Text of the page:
Last Updated on August 4, 2022
If “software is eating the world,” where does the lifecycle process of creating a piece of software begin and end? And where/how within that process can we reduce the cybersecurity risk associated with using that software?
To explain the intent and ramifications of new secure software mandates within the US federal government supply chain, especially the role of the new NIST Secure Software Development Framework (SSDF), Pivot Point Security’s Director of Cyber Security Solutions & Practices, Elzar Camper, joined a recent episode of The Virtual CISO Podcast. John Verry, Pivot Point Security CISO and Managing Partner, is the podcast host.
Maintaining software integrity
Understanding the software development lifecycle (SDLC) is a first step in securing software.
“I think sometimes people see ‘SDLC,’ and depending on where you fall in the IT world, it could be ‘systems’ or ‘software,’” Elzar notes. “We’re talking about software, not systems, and they are different processes.”
Whether it is formal or informal, an SDLC is basically a methodology for designing, creating, and maintaining software. How that methodology maintains the integrity of a piece of software is its most important reason for existing.
Collectively shifting left
An overarching way to improve software integrity across the SDLC is to “shift security left” to earlier in the SDLC. The massive time and cost savings associated with preventing security vulnerabilities versus identifying and fixing them in production is well documented.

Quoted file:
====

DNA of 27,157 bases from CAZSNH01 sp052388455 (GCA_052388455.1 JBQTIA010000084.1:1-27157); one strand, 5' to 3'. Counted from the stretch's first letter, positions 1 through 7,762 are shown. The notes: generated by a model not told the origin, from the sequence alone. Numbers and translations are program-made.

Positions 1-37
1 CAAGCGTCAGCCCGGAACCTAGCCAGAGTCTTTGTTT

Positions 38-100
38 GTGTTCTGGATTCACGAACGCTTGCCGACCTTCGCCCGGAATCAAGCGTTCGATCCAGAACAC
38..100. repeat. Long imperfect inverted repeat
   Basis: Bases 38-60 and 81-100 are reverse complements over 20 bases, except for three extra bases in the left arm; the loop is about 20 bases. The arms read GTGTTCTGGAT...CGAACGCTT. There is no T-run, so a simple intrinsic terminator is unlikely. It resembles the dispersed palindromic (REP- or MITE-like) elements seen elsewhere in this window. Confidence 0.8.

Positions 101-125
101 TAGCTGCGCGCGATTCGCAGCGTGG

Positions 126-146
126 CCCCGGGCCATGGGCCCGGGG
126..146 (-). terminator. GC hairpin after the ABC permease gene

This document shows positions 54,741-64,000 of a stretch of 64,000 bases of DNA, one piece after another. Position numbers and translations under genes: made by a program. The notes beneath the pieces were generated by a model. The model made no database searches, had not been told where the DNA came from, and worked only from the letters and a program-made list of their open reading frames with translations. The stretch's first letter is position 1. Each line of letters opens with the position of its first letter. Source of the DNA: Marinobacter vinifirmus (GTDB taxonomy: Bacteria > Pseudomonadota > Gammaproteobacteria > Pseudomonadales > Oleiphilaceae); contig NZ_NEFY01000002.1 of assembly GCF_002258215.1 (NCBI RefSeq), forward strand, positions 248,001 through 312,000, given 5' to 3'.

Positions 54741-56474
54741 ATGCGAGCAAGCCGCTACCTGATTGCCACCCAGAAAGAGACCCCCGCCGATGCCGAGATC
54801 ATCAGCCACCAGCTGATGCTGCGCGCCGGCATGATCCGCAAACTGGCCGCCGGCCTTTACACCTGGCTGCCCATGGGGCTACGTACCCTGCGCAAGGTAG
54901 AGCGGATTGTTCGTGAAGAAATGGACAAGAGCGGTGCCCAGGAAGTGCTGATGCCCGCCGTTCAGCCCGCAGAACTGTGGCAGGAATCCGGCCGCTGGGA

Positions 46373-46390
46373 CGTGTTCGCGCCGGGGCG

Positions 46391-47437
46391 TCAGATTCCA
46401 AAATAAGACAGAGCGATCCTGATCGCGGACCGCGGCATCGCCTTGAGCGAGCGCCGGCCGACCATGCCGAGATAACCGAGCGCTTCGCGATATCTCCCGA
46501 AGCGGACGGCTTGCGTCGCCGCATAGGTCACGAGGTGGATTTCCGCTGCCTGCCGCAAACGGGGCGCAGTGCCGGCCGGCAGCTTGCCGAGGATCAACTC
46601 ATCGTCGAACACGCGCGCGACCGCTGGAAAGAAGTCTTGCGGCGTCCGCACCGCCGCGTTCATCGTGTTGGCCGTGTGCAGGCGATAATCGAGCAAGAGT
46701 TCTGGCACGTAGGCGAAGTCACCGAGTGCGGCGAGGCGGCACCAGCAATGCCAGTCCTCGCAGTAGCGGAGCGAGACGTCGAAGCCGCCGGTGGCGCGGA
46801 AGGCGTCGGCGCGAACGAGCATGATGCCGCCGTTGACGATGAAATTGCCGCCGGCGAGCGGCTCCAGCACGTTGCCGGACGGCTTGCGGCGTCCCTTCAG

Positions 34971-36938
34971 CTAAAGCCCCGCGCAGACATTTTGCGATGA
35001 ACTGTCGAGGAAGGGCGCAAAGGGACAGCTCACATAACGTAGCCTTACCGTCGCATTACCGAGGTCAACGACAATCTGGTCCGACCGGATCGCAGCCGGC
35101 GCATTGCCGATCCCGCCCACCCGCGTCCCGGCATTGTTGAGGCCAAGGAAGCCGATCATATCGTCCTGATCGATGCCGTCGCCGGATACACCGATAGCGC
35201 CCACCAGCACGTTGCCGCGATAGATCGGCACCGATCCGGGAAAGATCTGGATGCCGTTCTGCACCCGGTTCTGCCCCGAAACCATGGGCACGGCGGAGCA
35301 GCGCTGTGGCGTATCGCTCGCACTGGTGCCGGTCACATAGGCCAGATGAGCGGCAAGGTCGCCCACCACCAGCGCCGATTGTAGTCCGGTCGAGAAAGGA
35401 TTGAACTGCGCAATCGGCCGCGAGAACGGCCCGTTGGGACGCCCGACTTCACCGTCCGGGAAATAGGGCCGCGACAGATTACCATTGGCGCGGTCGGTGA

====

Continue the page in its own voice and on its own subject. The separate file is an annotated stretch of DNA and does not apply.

So, why the longstanding resistance to introducing security best practices into SDLCs?
“I think the demand for people to get their products out to the market, the demand of being first to market, just makes this such a difficult process sometimes because people, historically, have seen security in the SDLC as slowing everything down,” Elzar explains. “So, the whole goal is how do we automate this and how do we really show security as a business enabler—a business driver versus a hindrance.”
As John points out, there’s a need to balance risk management effectiveness with operational efficiency.
“You’re not going to have a control without it having some level of impact,” John observes. “And I think as we’ve gone to a more DevOps oriented world, the way we can find that balance is by automating some of that security.”
Taking a risk-based approach
Elzar and John agree that a risk-based approach is the way to plan and implement security within your SDLC.
“Not every application needs the same scrutiny,” highlights Elzar. “The high-level task of how you go about implementing security into the SDLC is important and can be consistent per organization. But you’ve got to be careful to make sure that you’re not taking the same approach for every application you develop because every application has different data and interacts with different kinds of users. Take that risk-based approach to make sure that what you’re doing makes sense for the organization.”
More often, risk management starts with the security framework itself, e.g., what “level” of the standard you decide to implement. Tailoring the SDLC to the specific application risk involves doing some threat modeling. It’s also a check to make sure what you’re asking from your development team is realistic given time, skills, and resources.
To listen to the podcast episode on the NIST SSDF with Elzar Camper, click here.
Why is the SSDF such a big deal now for US government software suppliers? This blog post provides the details: The New NIST Secure Software Development Framework: Why It’s So Important for the USG Supply Chain
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